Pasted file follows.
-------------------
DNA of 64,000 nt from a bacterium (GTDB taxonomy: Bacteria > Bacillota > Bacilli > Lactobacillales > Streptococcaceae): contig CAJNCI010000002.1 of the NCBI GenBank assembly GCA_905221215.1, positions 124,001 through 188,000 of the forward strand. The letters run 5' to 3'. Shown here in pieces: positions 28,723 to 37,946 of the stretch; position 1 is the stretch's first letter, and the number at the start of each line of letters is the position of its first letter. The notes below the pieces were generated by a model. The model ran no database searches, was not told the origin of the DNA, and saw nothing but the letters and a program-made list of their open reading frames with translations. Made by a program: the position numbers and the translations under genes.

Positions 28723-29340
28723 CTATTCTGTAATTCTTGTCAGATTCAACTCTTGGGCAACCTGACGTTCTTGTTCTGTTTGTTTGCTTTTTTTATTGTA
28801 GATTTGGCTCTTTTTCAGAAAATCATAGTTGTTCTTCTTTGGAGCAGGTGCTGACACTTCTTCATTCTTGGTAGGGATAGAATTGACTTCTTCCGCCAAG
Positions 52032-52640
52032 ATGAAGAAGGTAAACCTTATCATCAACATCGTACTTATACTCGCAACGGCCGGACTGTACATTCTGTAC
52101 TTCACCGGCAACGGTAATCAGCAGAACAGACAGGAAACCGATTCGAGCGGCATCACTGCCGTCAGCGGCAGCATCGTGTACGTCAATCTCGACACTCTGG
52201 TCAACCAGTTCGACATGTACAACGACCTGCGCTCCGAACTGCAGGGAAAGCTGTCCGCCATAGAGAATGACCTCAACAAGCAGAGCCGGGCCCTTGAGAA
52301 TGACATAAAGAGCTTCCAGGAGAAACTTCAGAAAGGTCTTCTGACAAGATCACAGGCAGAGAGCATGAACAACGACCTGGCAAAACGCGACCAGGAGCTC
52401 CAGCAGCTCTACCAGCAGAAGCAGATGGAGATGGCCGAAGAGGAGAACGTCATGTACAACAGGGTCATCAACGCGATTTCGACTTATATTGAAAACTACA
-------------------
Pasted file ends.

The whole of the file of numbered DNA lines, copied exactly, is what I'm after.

DNA of 64,000 nt from a bacterium (GTDB taxonomy: Bacteria > Bacillota > Bacilli > Lactobacillales > Streptococcaceae): contig CAJNCI010000002.1 of the NCBI GenBank assembly GCA_905221215.1, positions 124,001 through 188,000 of the forward strand. The letters run 5' to 3'. Shown here in pieces: positions 28,723 to 37,946 of the stretch; position 1 is the stretch's first letter, and the number at the start of each line of letters is the position of its first letter. The notes below the pieces were generated by a model. The model ran no database searches, was not told the origin of the DNA, and saw nothing but the letters and a program-made list of their open reading frames with translations. Made by a program: the position numbers and the translations under genes.

Positions 28723-29340
28723 CTATTCTGTAATTCTTGTCAGATTCAACTCTTGGGCAACCTGACGTTCTTGTTCTGTTTGTTTGCTTTTTTTATTGTA
28801 GATTTGGCTCTTTTTCAGAAAATCATAGTTGTTCTTCTTTGGAGCAGGTGCTGACACTTCTTCATTCTTGGTAGGGATAGAATTGACTTCTTCCGCCAAG
Positions 52032-52640
52032 ATGAAGAAGGTAAACCTTATCATCAACATCGTACTTATACTCGCAACGGCCGGACTGTACATTCTGTAC
52101 TTCACCGGCAACGGTAATCAGCAGAACAGACAGGAAACCGATTCGAGCGGCATCACTGCCGTCAGCGGCAGCATCGTGTACGTCAATCTCGACACTCTGG
52201 TCAACCAGTTCGACATGTACAACGACCTGCGCTCCGAACTGCAGGGAAAGCTGTCCGCCATAGAGAATGACCTCAACAAGCAGAGCCGGGCCCTTGAGAA
52301 TGACATAAAGAGCTTCCAGGAGAAACTTCAGAAAGGTCTTCTGACAAGATCACAGGCAGAGAGCATGAACAACGACCTGGCAAAACGCGACCAGGAGCTC
52401 CAGCAGCTCTACCAGCAGAAGCAGATGGAGATGGCCGAAGAGGAGAACGTCATGTACAACAGGGTCATCAACGCGATTTCGACTTATATTGAAAACTACA